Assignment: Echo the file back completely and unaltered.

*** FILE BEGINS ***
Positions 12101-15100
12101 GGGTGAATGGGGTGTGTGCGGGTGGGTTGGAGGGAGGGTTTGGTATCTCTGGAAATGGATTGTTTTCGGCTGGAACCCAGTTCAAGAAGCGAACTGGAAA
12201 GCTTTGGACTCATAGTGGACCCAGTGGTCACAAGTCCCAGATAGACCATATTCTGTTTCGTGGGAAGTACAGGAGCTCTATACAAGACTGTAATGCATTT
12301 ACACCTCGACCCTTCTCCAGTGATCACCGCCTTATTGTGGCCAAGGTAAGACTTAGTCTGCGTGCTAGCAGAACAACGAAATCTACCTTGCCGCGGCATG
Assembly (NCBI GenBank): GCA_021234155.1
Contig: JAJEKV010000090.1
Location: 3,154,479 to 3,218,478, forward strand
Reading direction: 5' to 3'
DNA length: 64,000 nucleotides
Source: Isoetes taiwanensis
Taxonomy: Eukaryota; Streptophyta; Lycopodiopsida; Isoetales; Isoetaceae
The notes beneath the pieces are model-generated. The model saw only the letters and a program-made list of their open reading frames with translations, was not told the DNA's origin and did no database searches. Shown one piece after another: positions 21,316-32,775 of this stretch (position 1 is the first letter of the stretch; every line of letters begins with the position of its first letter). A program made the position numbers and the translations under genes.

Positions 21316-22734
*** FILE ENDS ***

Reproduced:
Positions 12101-15100
12101 GGGTGAATGGGGTGTGTGCGGGTGGGTTGGAGGGAGGGTTTGGTATCTCTGGAAATGGATTGTTTTCGGCTGGAACCCAGTTCAAGAAGCGAACTGGAAA
12201 GCTTTGGACTCATAGTGGACCCAGTGGTCACAAGTCCCAGATAGACCATATTCTGTTTCGTGGGAAGTACAGGAGCTCTATACAAGACTGTAATGCATTT
12301 ACACCTCGACCCTTCTCCAGTGATCACCGCCTTATTGTGGCCAAGGTAAGACTTAGTCTGCGTGCTAGCAGAACAACGAAATCTACCTTGCCGCGGCATG
Assembly (NCBI GenBank): GCA_021234155.1
Contig: JAJEKV010000090.1
Location: 3,154,479 to 3,218,478, forward strand
Reading direction: 5' to 3'
DNA length: 64,000 nucleotides
Source: Isoetes taiwanensis
Taxonomy: Eukaryota; Streptophyta; Lycopodiopsida; Isoetales; Isoetaceae
The notes beneath the pieces are model-generated. The model saw only the letters and a program-made list of their open reading frames with translations, was not told the DNA's origin and did no database searches. Shown one piece after another: positions 21,316-32,775 of this stretch (position 1 is the first letter of the stretch; every line of letters begins with the position of its first letter). A program made the position numbers and the translations under genes.

Positions 21316-22734